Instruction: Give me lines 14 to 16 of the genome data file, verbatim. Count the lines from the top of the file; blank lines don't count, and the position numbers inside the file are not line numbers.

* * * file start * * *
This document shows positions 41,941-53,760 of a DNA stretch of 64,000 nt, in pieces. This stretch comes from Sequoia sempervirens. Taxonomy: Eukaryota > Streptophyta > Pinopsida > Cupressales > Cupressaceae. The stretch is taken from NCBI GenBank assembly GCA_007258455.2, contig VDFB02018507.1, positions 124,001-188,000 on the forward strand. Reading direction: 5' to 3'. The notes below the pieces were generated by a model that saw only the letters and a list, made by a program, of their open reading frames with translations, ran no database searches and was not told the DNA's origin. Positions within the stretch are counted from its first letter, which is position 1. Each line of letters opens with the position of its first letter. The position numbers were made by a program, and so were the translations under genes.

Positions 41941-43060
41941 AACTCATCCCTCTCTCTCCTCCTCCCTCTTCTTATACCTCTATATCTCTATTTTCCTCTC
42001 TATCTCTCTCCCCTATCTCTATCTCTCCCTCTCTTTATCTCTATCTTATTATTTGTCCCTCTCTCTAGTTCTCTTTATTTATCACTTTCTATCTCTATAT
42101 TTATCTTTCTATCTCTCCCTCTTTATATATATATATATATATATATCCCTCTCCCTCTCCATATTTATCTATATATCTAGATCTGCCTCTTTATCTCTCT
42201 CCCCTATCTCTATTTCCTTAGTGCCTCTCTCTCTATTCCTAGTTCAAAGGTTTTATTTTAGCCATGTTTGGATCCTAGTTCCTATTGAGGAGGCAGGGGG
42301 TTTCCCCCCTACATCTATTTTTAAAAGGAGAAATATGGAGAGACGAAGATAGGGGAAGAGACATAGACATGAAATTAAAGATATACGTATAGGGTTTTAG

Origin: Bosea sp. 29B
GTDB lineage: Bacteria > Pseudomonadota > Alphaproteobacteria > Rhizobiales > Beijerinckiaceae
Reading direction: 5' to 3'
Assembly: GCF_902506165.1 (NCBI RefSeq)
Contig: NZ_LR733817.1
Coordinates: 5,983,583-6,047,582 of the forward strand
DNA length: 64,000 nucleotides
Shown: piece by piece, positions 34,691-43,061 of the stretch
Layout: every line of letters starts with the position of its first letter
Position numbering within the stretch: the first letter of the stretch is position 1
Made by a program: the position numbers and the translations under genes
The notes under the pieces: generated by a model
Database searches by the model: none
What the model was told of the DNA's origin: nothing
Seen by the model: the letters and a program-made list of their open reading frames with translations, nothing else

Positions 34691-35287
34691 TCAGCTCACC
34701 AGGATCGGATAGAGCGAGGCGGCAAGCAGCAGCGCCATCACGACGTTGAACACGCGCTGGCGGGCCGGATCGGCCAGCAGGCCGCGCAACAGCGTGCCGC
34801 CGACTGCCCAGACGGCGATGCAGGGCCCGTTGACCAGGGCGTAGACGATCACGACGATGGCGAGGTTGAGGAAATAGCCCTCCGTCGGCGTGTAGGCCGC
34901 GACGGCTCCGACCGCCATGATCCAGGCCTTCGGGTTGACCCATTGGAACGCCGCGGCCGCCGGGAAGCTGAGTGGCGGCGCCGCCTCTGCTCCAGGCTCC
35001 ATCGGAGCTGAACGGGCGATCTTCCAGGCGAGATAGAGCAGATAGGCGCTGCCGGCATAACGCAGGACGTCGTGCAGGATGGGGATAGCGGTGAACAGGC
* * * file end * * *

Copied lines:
DNA length: 64,000 nucleotides
Shown: piece by piece, positions 34,691-43,061 of the stretch
Layout: every line of letters starts with the position of its first letter